Vivian Gray, G, Texas Tech

The 6-1 guard has an effective jump shot and mid-range game, making her Texas Tech’s go-to player at 20.4 points per game. Gray is having a down year from beyond the arc, shooting an uncharacteristic 26.8 percent, but she has battled through injuries and inconsistencies. Gray is tough and more athletic than she gets credit for. She’s also been heating up in recent months, with three games of 30-plus points since Jan. 22.

Lexi Held, G, DePaul

Held is a hard-nosed, smart guard who is effective on both ends of the floor. She does a good job of hunting her opportunities and has proven to be one of the most prolific scorers in the Big East, shooting 39.4 percent from the 3-point line this season. Defensively, Held comes up with a lot of steals and has great anticipation. Given a chance, she could really impress at a WNBA training camp

Sam Thomas, F, Arizona

Thomas is the type of player who does a little bit of everything, but not everything she does shows up in the stat sheet. The 6-foot forward has the length and athleticism to clean up on the glass and be versatile on both sides of the ball. She is efficient at knocking down the open 3, shooting 44.9 percent from deep this season. If she can continue to expand her skill set as a scoring guard, she has all the tools to be a solid pro and is a viable option in the later rounds of the draft.

Reka Dombai, G, Hungary

At 19 years old, Dombai has already proven herself as a prolific scorer in the pros. The 5-10 guard’s production against top-level competition with her club, Gyor, has garnered the attention of international scouts for years now. Dombai’s ceiling is highly appealing, but she would likely be a long-term investment for a team if taken in this draft.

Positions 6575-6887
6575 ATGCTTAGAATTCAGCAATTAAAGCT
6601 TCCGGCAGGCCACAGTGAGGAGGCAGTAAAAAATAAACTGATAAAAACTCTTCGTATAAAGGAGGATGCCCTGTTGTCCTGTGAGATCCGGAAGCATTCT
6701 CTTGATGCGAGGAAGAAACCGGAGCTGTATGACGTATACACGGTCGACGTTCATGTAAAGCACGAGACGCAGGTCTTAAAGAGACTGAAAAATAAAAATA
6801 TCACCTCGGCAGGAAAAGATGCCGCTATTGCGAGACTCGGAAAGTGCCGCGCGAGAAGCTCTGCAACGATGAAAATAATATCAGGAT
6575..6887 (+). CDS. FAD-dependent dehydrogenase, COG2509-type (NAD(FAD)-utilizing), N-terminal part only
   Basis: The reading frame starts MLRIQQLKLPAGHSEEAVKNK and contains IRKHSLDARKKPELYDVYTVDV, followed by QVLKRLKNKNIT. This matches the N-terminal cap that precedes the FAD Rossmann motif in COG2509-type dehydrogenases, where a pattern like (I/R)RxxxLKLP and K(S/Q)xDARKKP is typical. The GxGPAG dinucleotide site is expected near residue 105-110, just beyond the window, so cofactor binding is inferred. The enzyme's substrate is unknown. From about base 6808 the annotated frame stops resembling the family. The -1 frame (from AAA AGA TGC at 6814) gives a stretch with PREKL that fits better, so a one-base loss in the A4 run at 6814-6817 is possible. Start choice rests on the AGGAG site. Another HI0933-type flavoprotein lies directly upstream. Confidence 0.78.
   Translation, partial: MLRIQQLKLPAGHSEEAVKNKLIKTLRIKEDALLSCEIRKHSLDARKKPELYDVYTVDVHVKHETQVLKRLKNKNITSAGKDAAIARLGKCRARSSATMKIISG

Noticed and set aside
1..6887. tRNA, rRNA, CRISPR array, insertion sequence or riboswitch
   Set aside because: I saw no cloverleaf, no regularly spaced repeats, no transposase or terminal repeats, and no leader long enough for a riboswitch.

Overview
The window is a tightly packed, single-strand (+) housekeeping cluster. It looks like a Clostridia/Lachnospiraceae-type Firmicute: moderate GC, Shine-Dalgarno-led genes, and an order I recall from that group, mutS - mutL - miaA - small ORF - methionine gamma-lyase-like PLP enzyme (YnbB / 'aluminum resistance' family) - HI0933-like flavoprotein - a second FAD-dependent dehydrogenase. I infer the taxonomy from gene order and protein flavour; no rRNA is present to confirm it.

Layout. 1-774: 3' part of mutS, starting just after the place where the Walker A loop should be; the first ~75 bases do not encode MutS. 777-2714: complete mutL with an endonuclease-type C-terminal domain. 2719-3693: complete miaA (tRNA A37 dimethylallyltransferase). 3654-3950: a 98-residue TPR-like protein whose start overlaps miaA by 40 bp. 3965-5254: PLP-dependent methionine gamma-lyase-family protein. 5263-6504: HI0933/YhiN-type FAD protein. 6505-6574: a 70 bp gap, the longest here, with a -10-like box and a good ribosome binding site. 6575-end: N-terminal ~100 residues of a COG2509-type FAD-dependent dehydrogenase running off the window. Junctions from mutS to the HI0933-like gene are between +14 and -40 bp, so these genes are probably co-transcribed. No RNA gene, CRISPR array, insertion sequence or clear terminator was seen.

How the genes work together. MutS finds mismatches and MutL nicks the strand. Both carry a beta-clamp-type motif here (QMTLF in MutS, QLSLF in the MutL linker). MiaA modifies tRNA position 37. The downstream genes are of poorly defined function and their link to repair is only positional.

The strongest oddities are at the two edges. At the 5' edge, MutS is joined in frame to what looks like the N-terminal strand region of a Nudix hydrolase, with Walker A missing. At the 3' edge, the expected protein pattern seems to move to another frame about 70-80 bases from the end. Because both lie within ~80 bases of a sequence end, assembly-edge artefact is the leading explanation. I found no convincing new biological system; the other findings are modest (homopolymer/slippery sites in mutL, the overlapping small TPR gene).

Chloe Bibby, G/F, Maryland

In the last two seasons at Maryland after transferring from Mississippi State, Bibby has shown she can impact the game with her strength and shooting ability. The 6-2 Australian native is a strong rebounder, passer and versatile scorer. Her ability to get hot from beyond the arc will be a big selling point for teams late in the draft.

Bethy Mununga, F, South Florida

Mununga has been a walking double-double for the Bulls this season, averaging 10.8 points and 11.4 rebounds per game. At 6-foot, she is undersized to play the forward position in the WNBA, but GMs will be scouting Mununga for her athleticism, aggressiveness on the glass and willingness to outwork anyone. Likely needing to transition to wing at the next level, she has shown she can stretch the floor and knock down 3s, but she is not very efficient from deep at just 22 percent.

Maya Dodson, C, Notre Dame

The fifth-year grad transfer spent the past four years with Stanford, where she played three seasons. Dodson is playing some of the best basketball of her career for the Fighting Irish this season, averaging 12.8 points and 7.8 rebounds in maximum minutes. The 6-3 forward has yet to hit her ceiling, and with her size and athleticism, is certainly on WNBA teams’ radars. It is uncertain, however, if she’ll declare for this year’s draft.

Faustine Aifuwa, C, LSU